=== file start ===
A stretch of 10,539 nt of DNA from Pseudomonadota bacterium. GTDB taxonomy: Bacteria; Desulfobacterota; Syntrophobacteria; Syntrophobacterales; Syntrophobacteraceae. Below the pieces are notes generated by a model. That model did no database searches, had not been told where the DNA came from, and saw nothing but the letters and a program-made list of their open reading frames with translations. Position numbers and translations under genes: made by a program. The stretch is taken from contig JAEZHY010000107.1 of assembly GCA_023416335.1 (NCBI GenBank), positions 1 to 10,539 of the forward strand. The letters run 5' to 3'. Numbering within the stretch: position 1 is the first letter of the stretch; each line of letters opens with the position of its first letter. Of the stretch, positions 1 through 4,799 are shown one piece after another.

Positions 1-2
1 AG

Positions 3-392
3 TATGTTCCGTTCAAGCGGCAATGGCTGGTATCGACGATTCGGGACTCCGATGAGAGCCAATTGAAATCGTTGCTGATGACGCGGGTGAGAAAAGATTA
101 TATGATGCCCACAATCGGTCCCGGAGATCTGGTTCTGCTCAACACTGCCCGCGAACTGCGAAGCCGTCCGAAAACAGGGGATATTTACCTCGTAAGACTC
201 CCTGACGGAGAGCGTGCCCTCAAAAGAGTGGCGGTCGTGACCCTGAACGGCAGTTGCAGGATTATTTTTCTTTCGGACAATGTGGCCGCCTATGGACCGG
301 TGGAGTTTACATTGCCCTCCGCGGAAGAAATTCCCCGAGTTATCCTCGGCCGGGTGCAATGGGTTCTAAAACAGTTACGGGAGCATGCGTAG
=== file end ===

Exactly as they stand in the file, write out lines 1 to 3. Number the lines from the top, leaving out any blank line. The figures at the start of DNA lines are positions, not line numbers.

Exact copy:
A stretch of 10,539 nt of DNA from Pseudomonadota bacterium. GTDB taxonomy: Bacteria; Desulfobacterota; Syntrophobacteria; Syntrophobacterales; Syntrophobacteraceae. Below the pieces are notes generated by a model. That model did no database searches, had not been told where the DNA came from, and saw nothing but the letters and a program-made list of their open reading frames with translations. Position numbers and translations under genes: made by a program. The stretch is taken from contig JAEZHY010000107.1 of assembly GCA_023416335.1 (NCBI GenBank), positions 1 to 10,539 of the forward strand. The letters run 5' to 3'. Numbering within the stretch: position 1 is the first letter of the stretch; each line of letters opens with the position of its first letter. Of the stretch, positions 1 through 4,799 are shown one piece after another.

Positions 1-2
1 AG